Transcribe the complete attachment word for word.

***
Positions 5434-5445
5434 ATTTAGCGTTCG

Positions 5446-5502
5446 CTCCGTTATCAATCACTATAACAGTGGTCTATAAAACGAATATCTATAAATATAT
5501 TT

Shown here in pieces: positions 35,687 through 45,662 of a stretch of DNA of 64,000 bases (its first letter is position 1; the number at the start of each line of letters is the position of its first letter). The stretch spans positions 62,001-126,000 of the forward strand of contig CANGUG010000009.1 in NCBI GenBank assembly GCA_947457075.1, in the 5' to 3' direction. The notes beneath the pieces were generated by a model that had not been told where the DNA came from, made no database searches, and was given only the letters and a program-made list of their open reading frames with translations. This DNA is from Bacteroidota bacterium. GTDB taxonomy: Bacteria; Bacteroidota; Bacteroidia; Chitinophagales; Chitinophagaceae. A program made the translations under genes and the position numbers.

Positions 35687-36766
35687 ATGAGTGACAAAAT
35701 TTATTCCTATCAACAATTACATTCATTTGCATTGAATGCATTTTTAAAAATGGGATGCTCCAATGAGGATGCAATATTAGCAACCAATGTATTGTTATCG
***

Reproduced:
Positions 5434-5445
5434 ATTTAGCGTTCG

Positions 5446-5502
5446 CTCCGTTATCAATCACTATAACAGTGGTCTATAAAACGAATATCTATAAATATAT
5501 TT

Shown here in pieces: positions 35,687 through 45,662 of a stretch of DNA of 64,000 bases (its first letter is position 1; the number at the start of each line of letters is the position of its first letter). The stretch spans positions 62,001-126,000 of the forward strand of contig CANGUG010000009.1 in NCBI GenBank assembly GCA_947457075.1, in the 5' to 3' direction. The notes beneath the pieces were generated by a model that had not been told where the DNA came from, made no database searches, and was given only the letters and a program-made list of their open reading frames with translations. This DNA is from Bacteroidota bacterium. GTDB taxonomy: Bacteria; Bacteroidota; Bacteroidia; Chitinophagales; Chitinophagaceae. A program made the translations under genes and the position numbers.

Positions 35687-36766
35687 ATGAGTGACAAAAT
35701 TTATTCCTATCAACAATTACATTCATTTGCATTGAATGCATTTTTAAAAATGGGATGCTCCAATGAGGATGCAATATTAGCAACCAATGTATTGTTATCG